HI-TECH FARMING: NSTDA introduces new technologies to the Royal Project

Royal Project plants sensors in greenhouses

Published on May 9, 2008

Electronic monitoring system will help control agricultural yields

At the Royal Project, technology is now being used to transform traditional agricultural systems into smart agriculture.

The Royal Project covers agricultural development in the highlands. A new electronic system is being adopted to help the project monitor and control the overall agricultural environment to increase the yield.

Khongpan Rungprateep-thaworn, a researcher from the Embedded Systems Technology Lab at the National Electronics and Computer Technology Centre (Nectec), said to help change the traditional agricultural system into electronic agriculture, the centre had collaborated with the Royal Project to implement a new electronic system in the project's greenhouses which monitors their atmosphere and controls their environment.

"Since each plant has a different requirement, it's necessary to grow them in a suitable environment for the best yield," he said.

The system will use a controller, which comes with a sensor system, to monitor temperature, light, air quality and humidity, as well as soil quality, to help agriculturists with farm management and development of plants. Usually, farmers require such data to help them predict any problems that could affect their plants.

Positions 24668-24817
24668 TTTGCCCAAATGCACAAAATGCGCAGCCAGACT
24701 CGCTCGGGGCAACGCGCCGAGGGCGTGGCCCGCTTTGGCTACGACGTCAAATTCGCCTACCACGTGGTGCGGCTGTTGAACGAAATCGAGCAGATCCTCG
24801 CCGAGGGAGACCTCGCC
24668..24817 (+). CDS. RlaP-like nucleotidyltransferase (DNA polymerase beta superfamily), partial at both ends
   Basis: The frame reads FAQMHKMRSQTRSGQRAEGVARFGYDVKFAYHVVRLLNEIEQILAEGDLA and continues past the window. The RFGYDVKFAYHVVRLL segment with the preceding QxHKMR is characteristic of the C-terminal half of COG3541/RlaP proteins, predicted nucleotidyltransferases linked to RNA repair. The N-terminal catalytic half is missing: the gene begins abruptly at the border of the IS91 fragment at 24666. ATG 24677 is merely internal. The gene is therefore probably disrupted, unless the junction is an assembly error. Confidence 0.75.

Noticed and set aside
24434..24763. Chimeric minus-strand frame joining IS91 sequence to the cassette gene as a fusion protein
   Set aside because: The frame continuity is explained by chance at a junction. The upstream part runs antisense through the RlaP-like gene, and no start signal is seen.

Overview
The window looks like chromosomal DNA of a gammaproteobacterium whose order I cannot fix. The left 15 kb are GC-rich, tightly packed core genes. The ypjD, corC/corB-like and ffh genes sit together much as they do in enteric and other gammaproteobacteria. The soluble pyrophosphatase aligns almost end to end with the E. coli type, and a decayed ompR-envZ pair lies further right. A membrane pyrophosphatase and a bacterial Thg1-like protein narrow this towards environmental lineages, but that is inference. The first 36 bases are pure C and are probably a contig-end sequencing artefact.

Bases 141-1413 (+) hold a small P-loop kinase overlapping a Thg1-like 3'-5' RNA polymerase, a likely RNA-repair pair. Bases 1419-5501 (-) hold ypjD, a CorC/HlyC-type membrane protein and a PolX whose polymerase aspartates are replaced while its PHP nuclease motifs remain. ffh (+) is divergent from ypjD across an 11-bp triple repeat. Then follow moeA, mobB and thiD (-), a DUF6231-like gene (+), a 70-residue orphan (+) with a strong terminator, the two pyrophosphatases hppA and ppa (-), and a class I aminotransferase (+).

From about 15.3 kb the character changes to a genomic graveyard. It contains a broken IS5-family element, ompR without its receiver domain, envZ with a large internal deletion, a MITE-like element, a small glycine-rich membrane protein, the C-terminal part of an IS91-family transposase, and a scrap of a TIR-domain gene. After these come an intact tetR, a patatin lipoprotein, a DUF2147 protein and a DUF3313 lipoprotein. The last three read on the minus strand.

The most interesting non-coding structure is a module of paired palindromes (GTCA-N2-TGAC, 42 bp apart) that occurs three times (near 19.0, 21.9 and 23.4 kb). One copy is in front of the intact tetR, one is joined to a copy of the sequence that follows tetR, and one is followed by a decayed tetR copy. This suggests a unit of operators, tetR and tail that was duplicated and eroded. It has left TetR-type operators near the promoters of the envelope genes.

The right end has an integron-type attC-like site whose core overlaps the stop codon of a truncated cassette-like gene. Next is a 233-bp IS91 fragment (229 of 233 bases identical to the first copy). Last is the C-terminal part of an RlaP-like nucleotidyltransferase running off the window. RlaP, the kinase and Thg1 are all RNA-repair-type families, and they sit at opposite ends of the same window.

However, so far, they have used their traditional expertise to make predictions.

The electronic system will allow agriculturists to get accurate information, which will help them make better predictions and plan the plant's development and in turn increase the yield, he said.

Nectec plans to start the trial of the new greenhouse controller system at Royal Project by the end of the year.

As of now, the Royal Project is developing its greenhouses. The development of the greenhouse controller is a part of the National Science and Technology Development Agency's (NSTDA) project, which aims to design and develop greenhouses for highlands that have electronic greenhouse controlling systems installed.

Funded by the National Centre for Genetic Engineering and Biotechnology (Biotec), the project commenced two years ago. Nectec and the National Metal and Materials Technology Centre (Mtec) joined in to help with the development of the project.

While Nectec is overseeing the development of the electronic system for agriculture, Mtec is taking care of the design and development of the new greenhouses.

Nectec, Mtec and Biotec are research centres which come under the NSTDA's umbrella.

So far, Mtec has built greenhouses at six sites of the Royal Project in the North. It is expected to cover nine sites as part of a pilot project.

The Royal Project will also evaluate the results of the new greenhouses equipped with the electronic system before disbursing the information about electronic agriculture to other agriculturists.

It is also considering the use of radio-frequency identification technology for use in the project's supply chain management to help the project gain better control of the chain up to the point where the agricultural products reach the customers.

This news article was published in The Nation, 9 May 2008 issue



Posted on 15 May 2008.